Overview:

NASA is interested in a hybrid of head-mounted display (HMD) and heads-up display (HUD) technologies, referred to as “Heads-in” Displays. As the virtual reality (VR) and augmented reality (AR) industries are making large investments in the development of near-to-eye displays and visual tracking technologies for applications such as gaming, sports medicine, entertainment, automated vehicles, etc. NASA is interested in evaluating these technologies for in-helmet use during Extravehicular Activities (EVAs). The Heads-In Display must work inside a spacesuit without being cumbersome and must be optimized for the proximity of the helmet bubble to the crewmember’s eyes.

NASA is interesed in a hybrid of head-mounted display and heads-up display technologies, referred to as 'Heads-in' Displays.Click To Tweet

Background:

The virtual reality (VR) and augmented reality (AR) industries are making large investments in the development of near-to-eye displays and visual tracking technologies. Applications of these technologies appear in multiple fields (gaming, sports medicine, entertainment, automated vehicles, etc.), but often fall into one of two categories: head-mounted displays (HMDs) or heads-up displays (HUDs). For the purposes of Extravehicular Activities (EVAs), NASA is interested in a unique hybrid of these technologies which we are referring to as “Heads-in” Displays.

“Heads-In” display technology is constrained by the environment of the spacesuit, which is not able to handle high-powered hardware on a crewmember’s head in an oxygen-dominated atmosphere. Also, most standard HUD designs would not support the proximity of the helmet bubble to the crewmember’s eyes in a spacesuit. The dynamic, loud, sometimes wet, and 100% oxygen environment of the helmet bubble is another challenge of any potential “heads-in” displays.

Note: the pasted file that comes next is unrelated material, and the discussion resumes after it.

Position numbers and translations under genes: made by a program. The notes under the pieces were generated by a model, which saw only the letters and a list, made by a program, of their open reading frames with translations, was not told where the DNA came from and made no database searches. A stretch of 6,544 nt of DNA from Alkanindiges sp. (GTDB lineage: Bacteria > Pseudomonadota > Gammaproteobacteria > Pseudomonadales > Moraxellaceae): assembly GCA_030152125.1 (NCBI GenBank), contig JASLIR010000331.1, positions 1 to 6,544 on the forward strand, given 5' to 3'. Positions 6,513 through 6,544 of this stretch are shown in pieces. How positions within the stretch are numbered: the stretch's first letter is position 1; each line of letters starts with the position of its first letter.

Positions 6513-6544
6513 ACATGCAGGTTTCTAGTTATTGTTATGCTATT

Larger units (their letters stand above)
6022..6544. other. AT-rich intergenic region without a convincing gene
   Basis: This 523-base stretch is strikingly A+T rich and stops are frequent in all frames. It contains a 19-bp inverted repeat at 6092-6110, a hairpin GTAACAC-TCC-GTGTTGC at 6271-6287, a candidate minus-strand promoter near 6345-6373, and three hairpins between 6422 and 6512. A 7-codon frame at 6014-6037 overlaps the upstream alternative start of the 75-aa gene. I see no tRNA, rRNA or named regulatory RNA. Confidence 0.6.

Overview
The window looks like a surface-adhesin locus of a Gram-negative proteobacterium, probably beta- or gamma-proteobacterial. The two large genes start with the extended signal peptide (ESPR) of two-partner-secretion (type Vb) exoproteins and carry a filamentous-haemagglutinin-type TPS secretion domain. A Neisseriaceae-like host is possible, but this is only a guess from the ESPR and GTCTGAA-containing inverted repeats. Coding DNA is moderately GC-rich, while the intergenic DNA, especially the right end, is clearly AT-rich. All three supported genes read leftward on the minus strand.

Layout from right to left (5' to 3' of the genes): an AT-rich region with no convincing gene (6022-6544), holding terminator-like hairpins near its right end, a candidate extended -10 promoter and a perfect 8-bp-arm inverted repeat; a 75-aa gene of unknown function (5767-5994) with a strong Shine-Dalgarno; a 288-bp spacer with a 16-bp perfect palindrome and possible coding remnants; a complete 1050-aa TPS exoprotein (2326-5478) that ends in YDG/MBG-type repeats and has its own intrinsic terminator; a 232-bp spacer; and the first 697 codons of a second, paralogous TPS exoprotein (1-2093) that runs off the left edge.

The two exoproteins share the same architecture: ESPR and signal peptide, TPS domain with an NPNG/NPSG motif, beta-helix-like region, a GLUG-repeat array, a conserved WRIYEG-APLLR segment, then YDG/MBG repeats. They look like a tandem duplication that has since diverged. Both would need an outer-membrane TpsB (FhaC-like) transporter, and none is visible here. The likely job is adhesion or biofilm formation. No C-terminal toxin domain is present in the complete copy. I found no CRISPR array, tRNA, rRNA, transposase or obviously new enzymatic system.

As AR/VR helmets become lighter, more efficient, and include advanced features such as eye tracking, NASA is interested in understanding how this technology can be used in space.

Required:

  • High resolution
  • Eye relief (the distance from the physical surface of the display optics to the pupil of the eye): at least 25 mm, with a max of 12 inches
  • Power: <15 watts for display only
  • Mass: Lens display when scaled to meet the needs of the suit should be < 5 lbs
  • Must be transparent or compatible with transparent surface

 

Desired:

  • Field of view (FOV): minimum 45° diagonal, prefer 120° diagonal
  • Eye tracking
  • Head tracking
  • Adjustable luminance

 

Possible Solution Areas:

  • Augmented reality (AR)
  • Virtual Reality (VR)
  • AR/VR for sports
  • Novel display technology
  • Flexible displays
  • Retinal projection

 

Desired outcome of the solution:

Looking for partners who are willing to partner in the development of “heads-in display” technology for space applications.

Field of use and intended applications:

Helmet displays for aerospace Extravehicular Activities (EVAs)